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Study Finds Higher Wages, More Jobs Under Medicare for All; Federal Failure in Coronavirus Response; The Consequences of Uninsured Children

Public Citizen Has You Covered

Welcome to this week’s edition of “We’ve Got You Covered,” a weekly tipsheet designed to highlight key news about Medicare for All and call out the biggest health care industry lies and falsehoods about universal health care. Please send tips, feedback and questions to Mike Stankiewicz at mstankiewicz@citizen.org or (202) 588-7779.


President Donald Trump last week signed into law an $8.3 billion emergency spending package to combat the coronavirus, but the U.S. health care system already has failed at handling the crisis.

Health care workers say they lack adequate protective gear, test kits have been slow to reach health care providers and people who have come forward to be tested have received bills as high as several thousand dollars that their insurers initially refused to pay.

A nurse who has been quarantined in California who has exposed to a coronavirus patient said she has been denied a test for the virus by the Centers for Disease Control and Prevention.

“I am currently sick and in quarantine after caring for a patient who tested positive,” the nurse said.  I’m awaiting ‘permission’ from the federal government to allow for my testing, even after my physician and county health professional ordered it.” The Trump administration has also spread misinformation that could put Americans at risk.

Medicare for All would ensure that all medically necessary vaccines and treatments are covered, which is vital to slowing the global spread of disease. “Our for-profit health care system creates enormous barriers for people to get tested and seek medical care if they are sick.” said Melinda St. Louis, director of Public Citizen’s Medicare for All campaign. “This puts the U.S. at a dangerous disadvantage to fight the spread of infectious diseases like the coronavirus.”


Yet another study has found Medicare for All would benefit the American job market and working families.

A report by the Economic Policy Institute found that implementing the policy would “boost wages… increase job quality… support self-employment and small business development” and “produce a net increase in jobs.”

“Despite oft-repeated claims of large-scale job losses, a national program that would guarantee health insurance for every American would not profoundly affect the total number of jobs in the U.S. economy,” said economist Josh Bivens, who conducted the study. “In fact, such reform could boost wages and jobs and lead to more efficient labor markets that better match jobs and workers.”

Economists have long argued that Medicare for All would increase wages by eliminating health care premiums and thereby help reduce income inequality.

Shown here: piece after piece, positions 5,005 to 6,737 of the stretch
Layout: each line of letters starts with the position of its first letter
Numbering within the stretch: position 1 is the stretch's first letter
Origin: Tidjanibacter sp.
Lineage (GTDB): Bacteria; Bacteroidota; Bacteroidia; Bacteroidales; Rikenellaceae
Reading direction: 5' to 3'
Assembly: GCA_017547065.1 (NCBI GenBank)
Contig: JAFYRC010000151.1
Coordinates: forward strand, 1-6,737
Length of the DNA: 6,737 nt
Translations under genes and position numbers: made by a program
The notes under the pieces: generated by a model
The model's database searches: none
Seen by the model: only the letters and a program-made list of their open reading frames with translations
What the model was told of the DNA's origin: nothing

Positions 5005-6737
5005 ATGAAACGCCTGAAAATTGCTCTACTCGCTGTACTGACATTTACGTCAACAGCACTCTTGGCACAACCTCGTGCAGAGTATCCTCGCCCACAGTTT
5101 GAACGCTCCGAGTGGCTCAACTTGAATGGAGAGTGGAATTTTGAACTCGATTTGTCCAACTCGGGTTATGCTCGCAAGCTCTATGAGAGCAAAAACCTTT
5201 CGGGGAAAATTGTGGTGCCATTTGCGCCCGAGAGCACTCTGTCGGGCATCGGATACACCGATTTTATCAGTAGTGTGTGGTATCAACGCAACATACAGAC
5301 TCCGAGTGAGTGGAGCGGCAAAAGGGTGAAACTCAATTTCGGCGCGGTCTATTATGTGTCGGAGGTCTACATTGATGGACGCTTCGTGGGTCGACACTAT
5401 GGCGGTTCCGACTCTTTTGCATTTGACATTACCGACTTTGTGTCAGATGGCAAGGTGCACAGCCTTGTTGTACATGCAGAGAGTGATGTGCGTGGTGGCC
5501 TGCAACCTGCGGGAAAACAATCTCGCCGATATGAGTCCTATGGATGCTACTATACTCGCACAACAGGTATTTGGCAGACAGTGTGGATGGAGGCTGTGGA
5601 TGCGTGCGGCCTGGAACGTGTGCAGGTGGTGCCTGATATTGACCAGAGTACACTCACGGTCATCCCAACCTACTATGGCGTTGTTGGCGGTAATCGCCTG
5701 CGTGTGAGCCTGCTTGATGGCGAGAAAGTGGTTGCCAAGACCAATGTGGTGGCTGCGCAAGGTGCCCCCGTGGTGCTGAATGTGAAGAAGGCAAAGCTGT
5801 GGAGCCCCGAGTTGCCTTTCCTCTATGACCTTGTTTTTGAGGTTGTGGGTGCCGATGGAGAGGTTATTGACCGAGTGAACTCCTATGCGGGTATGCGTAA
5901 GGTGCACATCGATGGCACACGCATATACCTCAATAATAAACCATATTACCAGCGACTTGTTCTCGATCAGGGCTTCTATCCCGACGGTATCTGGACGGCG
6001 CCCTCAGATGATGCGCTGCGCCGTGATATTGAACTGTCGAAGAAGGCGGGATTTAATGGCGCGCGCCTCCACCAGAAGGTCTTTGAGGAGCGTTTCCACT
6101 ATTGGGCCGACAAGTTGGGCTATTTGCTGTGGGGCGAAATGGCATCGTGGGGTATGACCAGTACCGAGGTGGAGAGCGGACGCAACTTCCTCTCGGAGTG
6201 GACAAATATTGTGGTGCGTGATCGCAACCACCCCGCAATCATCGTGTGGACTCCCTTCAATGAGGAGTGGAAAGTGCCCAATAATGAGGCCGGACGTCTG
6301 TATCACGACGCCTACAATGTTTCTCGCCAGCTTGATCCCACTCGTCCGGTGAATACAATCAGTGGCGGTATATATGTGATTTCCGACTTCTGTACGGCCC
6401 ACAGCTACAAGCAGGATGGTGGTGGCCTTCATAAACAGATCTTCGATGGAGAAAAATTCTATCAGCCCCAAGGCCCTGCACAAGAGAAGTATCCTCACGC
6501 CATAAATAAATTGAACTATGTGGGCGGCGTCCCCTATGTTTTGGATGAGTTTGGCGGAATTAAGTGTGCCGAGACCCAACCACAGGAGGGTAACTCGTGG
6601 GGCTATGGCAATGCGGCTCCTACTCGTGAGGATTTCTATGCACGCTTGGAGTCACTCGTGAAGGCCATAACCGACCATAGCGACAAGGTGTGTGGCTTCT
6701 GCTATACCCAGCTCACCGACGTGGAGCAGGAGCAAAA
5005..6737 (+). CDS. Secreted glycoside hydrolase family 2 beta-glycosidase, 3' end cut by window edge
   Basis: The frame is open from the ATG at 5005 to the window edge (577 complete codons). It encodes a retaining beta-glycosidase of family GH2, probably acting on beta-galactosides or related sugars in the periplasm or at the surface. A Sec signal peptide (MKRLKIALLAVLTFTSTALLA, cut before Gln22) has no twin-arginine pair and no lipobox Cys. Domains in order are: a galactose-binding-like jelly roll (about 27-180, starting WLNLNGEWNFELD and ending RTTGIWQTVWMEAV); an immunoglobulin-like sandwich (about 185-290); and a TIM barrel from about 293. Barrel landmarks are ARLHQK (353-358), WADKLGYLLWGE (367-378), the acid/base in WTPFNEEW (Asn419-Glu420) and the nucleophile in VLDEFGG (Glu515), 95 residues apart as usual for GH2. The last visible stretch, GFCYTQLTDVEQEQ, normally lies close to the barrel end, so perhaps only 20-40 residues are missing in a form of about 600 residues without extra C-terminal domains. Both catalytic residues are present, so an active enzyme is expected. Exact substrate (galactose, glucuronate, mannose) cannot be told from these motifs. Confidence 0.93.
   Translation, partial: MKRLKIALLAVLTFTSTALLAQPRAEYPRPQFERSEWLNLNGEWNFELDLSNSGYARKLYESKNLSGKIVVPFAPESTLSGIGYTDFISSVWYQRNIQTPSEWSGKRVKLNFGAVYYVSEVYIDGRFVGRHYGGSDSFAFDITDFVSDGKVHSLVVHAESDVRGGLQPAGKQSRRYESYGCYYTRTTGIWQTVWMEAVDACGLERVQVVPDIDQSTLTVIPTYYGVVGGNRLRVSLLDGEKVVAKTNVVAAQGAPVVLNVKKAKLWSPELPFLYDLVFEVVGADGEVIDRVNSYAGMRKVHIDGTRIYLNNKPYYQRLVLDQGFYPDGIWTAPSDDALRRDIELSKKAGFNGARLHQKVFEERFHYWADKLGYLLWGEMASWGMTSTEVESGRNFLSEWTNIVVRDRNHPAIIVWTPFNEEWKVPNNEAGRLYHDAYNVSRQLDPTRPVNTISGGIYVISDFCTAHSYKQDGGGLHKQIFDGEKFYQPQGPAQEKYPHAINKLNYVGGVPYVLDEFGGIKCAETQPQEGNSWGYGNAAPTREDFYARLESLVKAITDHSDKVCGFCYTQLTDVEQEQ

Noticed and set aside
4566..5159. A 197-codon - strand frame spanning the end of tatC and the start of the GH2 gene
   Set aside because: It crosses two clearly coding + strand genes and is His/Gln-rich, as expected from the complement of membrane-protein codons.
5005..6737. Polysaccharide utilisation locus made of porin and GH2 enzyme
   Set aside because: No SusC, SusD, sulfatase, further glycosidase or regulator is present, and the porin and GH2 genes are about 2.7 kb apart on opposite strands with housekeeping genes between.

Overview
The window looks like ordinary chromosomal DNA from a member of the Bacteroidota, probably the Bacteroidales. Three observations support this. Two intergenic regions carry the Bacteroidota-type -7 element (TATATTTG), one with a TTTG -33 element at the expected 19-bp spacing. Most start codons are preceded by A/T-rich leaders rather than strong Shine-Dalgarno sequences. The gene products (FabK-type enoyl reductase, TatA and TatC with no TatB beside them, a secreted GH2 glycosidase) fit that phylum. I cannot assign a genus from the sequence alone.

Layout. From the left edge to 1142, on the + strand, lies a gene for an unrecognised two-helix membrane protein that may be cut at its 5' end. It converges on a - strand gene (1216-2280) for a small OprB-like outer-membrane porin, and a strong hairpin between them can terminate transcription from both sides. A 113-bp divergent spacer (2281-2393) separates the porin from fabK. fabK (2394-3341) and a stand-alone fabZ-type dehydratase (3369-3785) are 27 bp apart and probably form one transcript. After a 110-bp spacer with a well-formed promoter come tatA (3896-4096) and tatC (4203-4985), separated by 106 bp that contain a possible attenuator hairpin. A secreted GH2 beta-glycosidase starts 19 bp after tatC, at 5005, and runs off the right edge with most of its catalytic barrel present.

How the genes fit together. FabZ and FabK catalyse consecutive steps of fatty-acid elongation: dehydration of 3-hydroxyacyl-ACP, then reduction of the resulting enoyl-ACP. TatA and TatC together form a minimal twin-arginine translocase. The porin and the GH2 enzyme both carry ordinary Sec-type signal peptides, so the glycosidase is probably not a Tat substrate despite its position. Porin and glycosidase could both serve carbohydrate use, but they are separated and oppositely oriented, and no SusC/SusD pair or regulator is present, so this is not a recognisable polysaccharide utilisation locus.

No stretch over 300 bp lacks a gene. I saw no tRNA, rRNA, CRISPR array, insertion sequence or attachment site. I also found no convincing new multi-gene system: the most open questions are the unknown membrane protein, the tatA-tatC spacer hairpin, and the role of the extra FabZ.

Read the study here.


Early childhood health and wellness is vital to lifelong health, but it’s becoming out-of-reach for more American children.

According to The Washington Postthe percentage of uninsured children younger than six jumped from 3.8% in 2016 to 4.3% in 2018. Thirteen states had statistically significant increases in either the rate or number of young kids without insurance, and 11 states — Alabama, Florida, Georgia, Illinois, Kentucky, Missouri, Ohio, Tennessee, Texas, Washington and West Virginia — had major increases in both. Also, children were more likely to be uninsured in states that did not expand Medicaid.

The American Academy of Pediatrics recommends that children go to the doctor at least 14 times within the first six years of their lives, during which they should receive speech, hearing and vision tests as well as health screenings and vaccines. Under Medicare for All, every child would be insured and able to receive these vital services with no out-of-pocket expenses.


According to studies, finding psychiatric services for Americans with private insurance is nearly impossible.

In one study, researchers called 360 psychiatrists on Blue Cross Blue Shield’s in-network provider lists in three cities. Some of the phone numbers on the list were for fast-food locations and retail locations, and when some psychiatrists’ offices were reached, many of the doctors didn’t take BCBS insurance or weren’t taking new patients. Additionally, the researchers were unable to make appointments with 74% of providers on the lists.

Under Medicare for All, every mental health provider would be in network, removing a major hurdle for those who seek mental health services.

To speak with a Medicare for All policy expert, or if you have questions about Public Citizen’s work, please contact Mike Stankiewicz, mstankiewicz@citizen.org, (202) 588-7779.